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Hope this brings a bigger and better European (and non-US) coverage from LR.
Cut the budget, cut the budget....
Sorry guys, it was great while it lasted.
Pretty much, and in some ways that's been the case for a while. I mean, yeah Bell Labs still operating -- you can see some of the quotes in the story, the 100-Gig research articles, etc. -- but I don't think the environment is the same.
I like Saffo's point: What happens to basic research? It's no longer a priority in the U.S., it seems. Does the "Bell Labs" kind of work now become the purview of Asia -- and what does that mean to long-term U.S. competitiveness?
Lately the answer is to point to Google and its "20% projects" and say startups can take care of innovation for us ... but I still think there's a gap, a zone of pure research that's not going to be tapped by the usual business model. Whether that's trouble or not, I guess we'll find out.
It goes both ways... For incremental innovation the market is the pusher, for disruptive innovation, research pushes. In several areas research is still years ahead of market.
Again, I claim: "telecom goes East". And instead of discussing this (eventually disagreeing) I still hear (yet again) about BellLabs. Does anyone has a clue about what Nokia+Alcatel+Siemens+Ericsson are doing on the research side? A lot. And additionally they will get a big slice of the 10 billion EUR that European comission is spending on Telecom research for the next 7 years (7th framework programme).
I may be wrong, but in the old days, the technology in the market was a result of the research, and depending on what was researched, the market adopted the technology.
I mean, nowadays it looks like the market is ahead of research and not the the other way around.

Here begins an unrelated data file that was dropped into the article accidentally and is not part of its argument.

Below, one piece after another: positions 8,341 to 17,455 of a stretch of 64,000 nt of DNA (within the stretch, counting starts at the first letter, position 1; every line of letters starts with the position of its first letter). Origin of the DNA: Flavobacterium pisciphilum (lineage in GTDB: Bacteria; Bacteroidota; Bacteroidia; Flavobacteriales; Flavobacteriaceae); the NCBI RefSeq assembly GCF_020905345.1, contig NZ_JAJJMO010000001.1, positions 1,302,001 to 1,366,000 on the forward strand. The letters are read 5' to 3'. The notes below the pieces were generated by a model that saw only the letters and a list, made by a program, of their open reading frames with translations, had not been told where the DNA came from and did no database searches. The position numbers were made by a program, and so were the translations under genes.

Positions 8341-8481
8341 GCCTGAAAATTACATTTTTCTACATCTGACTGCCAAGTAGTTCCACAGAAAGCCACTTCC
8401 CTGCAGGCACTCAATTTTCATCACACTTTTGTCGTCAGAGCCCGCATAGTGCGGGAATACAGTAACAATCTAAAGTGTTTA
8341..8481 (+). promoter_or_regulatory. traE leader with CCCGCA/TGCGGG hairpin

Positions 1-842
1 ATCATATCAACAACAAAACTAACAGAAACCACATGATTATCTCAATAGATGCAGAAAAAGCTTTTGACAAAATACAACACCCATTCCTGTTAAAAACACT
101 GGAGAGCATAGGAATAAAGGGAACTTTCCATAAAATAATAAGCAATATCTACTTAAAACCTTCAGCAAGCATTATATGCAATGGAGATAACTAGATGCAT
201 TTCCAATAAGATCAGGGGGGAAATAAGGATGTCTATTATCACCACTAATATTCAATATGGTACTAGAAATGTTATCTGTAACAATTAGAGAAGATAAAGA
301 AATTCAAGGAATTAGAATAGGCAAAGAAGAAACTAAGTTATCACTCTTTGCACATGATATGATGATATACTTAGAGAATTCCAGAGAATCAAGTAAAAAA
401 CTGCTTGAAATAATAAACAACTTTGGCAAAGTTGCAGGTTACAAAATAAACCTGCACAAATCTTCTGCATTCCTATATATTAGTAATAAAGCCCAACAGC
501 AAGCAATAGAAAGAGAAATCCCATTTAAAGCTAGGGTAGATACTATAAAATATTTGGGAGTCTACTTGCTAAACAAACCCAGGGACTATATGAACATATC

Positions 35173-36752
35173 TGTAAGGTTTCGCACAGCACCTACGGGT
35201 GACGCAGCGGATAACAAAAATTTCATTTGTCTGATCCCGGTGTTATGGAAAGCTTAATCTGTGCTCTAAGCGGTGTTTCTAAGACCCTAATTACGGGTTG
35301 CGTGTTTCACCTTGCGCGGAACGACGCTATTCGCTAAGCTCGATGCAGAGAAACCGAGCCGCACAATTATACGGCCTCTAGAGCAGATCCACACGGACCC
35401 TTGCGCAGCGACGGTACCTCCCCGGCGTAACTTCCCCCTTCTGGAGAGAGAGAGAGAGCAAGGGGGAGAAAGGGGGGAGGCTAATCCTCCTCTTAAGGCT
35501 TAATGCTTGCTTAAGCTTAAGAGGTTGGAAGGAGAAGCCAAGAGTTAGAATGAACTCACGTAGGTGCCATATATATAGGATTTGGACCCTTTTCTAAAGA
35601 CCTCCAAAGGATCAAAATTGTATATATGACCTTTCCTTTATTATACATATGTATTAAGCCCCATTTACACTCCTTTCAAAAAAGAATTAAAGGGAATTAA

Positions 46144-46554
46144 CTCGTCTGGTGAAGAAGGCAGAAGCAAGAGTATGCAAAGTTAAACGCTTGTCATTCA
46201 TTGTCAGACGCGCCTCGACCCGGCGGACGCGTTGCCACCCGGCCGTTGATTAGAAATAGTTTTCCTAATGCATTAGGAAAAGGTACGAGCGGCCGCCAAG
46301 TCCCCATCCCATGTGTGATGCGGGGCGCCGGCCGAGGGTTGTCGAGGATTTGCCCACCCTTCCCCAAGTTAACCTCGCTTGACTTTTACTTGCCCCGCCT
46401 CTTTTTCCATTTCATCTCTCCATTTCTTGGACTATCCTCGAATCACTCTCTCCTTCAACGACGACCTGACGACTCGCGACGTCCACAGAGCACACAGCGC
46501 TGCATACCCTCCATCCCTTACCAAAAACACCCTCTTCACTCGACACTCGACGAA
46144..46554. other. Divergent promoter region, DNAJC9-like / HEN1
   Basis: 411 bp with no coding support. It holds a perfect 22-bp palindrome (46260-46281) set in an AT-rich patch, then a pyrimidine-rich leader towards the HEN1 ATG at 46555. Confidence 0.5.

It seems that this US administration isn't ponying up the $$$ these days (too busy pissing away $$$ in Iraq) so the companies are being outcompeted (or simply losing to more positive attitudes) by their European counterparts who are playing a similar game but have governments that provide some of the research Euros.
I realize Nokia et.al. have their own research, and that Europe funds this stuff ... and if they've got the same free-association kind of environment of Bell Labs (and PARC and IBM Almaden, etc.) -- then great. That doesn't change the situation over here, where folks are beginning to think business has lost interest in outfits like that.
I should have done more than checked the spelling of my message.
AT&T Network Systems emerged a market leader in all product categories. Top, mid, and lower level management was arrogant and inexperienced. Many Bell Labs managers ended up in top positions at Network Systems. This is how McGinn, Fiorina, Buchner, and others rised to to the top while other talent like Hawley and Bosco went on to entrepreneurial endeavors. Talent fled while the hot shots destroyed the company.
Alcatel grew in size and stature by purchasing Lucent's competition. George Hawley, while at Optilink/DSC/Alcatel, developed the market leading digital loop carrier beating SLC 2000. Rockwell/Alcatel developed a better DCS than Lucent. Nortel continued its dominance of the Class 5 switching market while Alcatel was succeeding overseas. Innovation was waining because management did not know how to apply the superior talent in Bell Labs.
By the time Russo took over it was too late. Lucent was dying. She did not have the innovative or management leadership to rebuild the company. She was merely a caretaker until a suitable purchase could be arranged.
In a way the purchase by Alcatel is appropriate because the genesis of Alcatel had its roots in the old AT&T. At various times throughout AT&T's history it created foreign subsidiaries that the U.S. Government forced it to divest. That is how Nortel, NEC, and other competitors got started. Too bad that most of the technology leadership that the "old" Lucent had will be lost.
There may never be another institution like Bell Laboratories, but its legacy will live on. I owe the beginning of my career to Bell Labs. It was the best school I ever attended. Long live its memory.